I’m a little bit obsessed by movie posters and this is consistently one of the awards I have the most fun handing out. There are, however, a lot of eligibility caveats. First of all I’m only counting posters for 2013 films irregardless of what year the actual poster came out. Secondly I’m only looking at the posters for films I’ve actually seen so I can know for sure whether or not the image represents the film at hand. And finally, I’m only looking at domestic posters and I’m only looking at posters that are officially (and widely) released by studios, so fan art and mondo prints will not be eligible.
This Jackie Robinson biopic was not very worthy of its subject, but this poster is. First of all, the person designing the poster clearly knew enough about Robinson’s playing career to know he was most famous for his base running, and as such he opted for this action pose of him sliding into a base. That’s neat, but what really makes this special is the decision to orient this image vertically instead of horizontally. It sort of gives the illusion that Robinson is standing upright with his arms victoriously stretched in the air. It’s a brilliant way to make a relatively simple image stand out.
- All is Lost:
The other posters here all have some kind of high concept or gimmick, and there’s nothing wrong with that, but this poster is a great example of how a poster can work simply by choosing a dramatic moment in a film and recreate it effectively. I’m not sure if this is an actual still from the movie, but the poster does a great job of simply presenting the Robert Redford character as he’s in the middle of a dramatic situation. The rainfall is captured perfectly and really livens up the whole thing. It also doesn’t ruin it by cluttering the rest of the poster up too much.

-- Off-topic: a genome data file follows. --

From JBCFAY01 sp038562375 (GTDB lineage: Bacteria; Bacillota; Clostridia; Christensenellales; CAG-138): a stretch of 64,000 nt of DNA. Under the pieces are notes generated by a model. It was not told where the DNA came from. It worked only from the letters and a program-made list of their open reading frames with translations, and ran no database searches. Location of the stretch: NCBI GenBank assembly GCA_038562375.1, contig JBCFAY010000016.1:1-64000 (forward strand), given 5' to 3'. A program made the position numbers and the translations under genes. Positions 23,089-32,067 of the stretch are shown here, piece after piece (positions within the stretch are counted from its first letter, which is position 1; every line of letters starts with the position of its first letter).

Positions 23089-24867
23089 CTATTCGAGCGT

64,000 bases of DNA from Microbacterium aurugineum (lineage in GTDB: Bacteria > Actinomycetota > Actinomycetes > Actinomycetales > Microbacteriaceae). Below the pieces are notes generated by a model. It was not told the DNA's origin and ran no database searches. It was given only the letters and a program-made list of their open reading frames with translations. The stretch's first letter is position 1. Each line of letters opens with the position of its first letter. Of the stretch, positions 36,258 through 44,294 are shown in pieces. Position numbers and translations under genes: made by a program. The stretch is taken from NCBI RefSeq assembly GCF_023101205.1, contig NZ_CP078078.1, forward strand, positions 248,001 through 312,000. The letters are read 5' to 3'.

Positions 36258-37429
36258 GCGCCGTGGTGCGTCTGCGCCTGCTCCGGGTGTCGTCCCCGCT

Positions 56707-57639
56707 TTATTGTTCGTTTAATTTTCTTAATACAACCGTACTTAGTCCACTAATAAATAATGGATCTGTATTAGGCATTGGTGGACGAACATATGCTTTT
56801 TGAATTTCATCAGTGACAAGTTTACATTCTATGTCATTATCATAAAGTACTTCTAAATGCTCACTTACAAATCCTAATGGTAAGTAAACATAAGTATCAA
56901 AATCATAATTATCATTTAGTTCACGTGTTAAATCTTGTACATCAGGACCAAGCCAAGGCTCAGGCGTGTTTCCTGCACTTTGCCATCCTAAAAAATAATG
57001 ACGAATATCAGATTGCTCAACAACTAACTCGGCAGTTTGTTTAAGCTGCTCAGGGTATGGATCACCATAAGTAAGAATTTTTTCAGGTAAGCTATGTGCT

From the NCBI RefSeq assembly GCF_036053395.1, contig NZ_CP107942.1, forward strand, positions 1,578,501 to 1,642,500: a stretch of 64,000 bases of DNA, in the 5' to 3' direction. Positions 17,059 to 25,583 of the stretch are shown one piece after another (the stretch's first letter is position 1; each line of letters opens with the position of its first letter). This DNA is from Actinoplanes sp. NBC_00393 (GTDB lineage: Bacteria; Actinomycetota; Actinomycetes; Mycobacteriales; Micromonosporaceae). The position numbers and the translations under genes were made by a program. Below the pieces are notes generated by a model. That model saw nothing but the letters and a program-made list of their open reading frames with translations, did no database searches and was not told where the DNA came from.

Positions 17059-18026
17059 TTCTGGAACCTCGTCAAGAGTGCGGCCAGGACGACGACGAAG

- The Bling Ring:
The characters in The Bling Ring are very shallow and materialistic individuals so it’s only fitting that this teaser poster would reduce them to their (designer) possessions. The design is obviously minimalist, but there was clearly a lot of thought put into it. Each pair of sunglasses is selected carefully and you actually do sort of picture each character based upon the sight of each one when combined with the descriptors that are matched to each one. Cool choice of font for the title too.
- Like Someone in Love:
Early in Like Someone in Love the lead character takes a ride in the back of the cab and the camera focuses in on her face as all the lights in Tokyo are reflected onto the car’s windows. It’s one of the most visually striking scenes in the film and I’m pretty glad that the poster designer seized upon it and also managed to pick just the right frame from it which would show her face surrounded but not overshadowed by the lights.
Nebraska is a film with an interesting look, but there weren’t a ton of visually exciting ways to advertise it. As such, the poster artist really needed to think outside the box in order to come up with something memorable. What ended up doing is finding a really creative way to present Bruce Dern in silhouette with the light just capturing his features on the top and right. The cool retro lettering on the bottom is the cherry on top.